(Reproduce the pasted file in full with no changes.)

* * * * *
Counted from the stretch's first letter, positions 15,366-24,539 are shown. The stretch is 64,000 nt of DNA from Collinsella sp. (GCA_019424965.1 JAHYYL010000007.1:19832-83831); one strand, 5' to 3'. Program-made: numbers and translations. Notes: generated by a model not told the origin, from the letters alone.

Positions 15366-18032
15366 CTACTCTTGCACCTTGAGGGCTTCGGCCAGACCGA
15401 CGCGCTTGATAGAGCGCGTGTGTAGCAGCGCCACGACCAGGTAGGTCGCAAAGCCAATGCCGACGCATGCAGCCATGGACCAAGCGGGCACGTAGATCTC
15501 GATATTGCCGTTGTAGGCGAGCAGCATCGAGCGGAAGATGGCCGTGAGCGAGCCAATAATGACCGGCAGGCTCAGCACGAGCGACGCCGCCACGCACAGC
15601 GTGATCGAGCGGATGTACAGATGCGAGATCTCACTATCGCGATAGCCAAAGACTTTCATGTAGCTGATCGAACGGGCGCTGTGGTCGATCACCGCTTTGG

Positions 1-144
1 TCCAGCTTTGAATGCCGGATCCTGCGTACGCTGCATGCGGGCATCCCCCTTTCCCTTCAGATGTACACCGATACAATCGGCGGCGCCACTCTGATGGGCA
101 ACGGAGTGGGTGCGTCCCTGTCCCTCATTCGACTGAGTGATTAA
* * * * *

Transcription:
Counted from the stretch's first letter, positions 15,366-24,539 are shown. The stretch is 64,000 nt of DNA from Collinsella sp. (GCA_019424965.1 JAHYYL010000007.1:19832-83831); one strand, 5' to 3'. Program-made: numbers and translations. Notes: generated by a model not told the origin, from the letters alone.

Positions 15366-18032
15366 CTACTCTTGCACCTTGAGGGCTTCGGCCAGACCGA
15401 CGCGCTTGATAGAGCGCGTGTGTAGCAGCGCCACGACCAGGTAGGTCGCAAAGCCAATGCCGACGCATGCAGCCATGGACCAAGCGGGCACGTAGATCTC
15501 GATATTGCCGTTGTAGGCGAGCAGCATCGAGCGGAAGATGGCCGTGAGCGAGCCAATAATGACCGGCAGGCTCAGCACGAGCGACGCCGCCACGCACAGC
15601 GTGATCGAGCGGATGTACAGATGCGAGATCTCACTATCGCGATAGCCAAAGACTTTCATGTAGCTGATCGAACGGGCGCTGTGGTCGATCACCGCTTTGG

Positions 1-144
1 TCCAGCTTTGAATGCCGGATCCTGCGTACGCTGCATGCGGGCATCCCCCTTTCCCTTCAGATGTACACCGATACAATCGGCGGCGCCACTCTGATGGGCA
101 ACGGAGTGGGTGCGTCCCTGTCCCTCATTCGACTGAGTGATTAA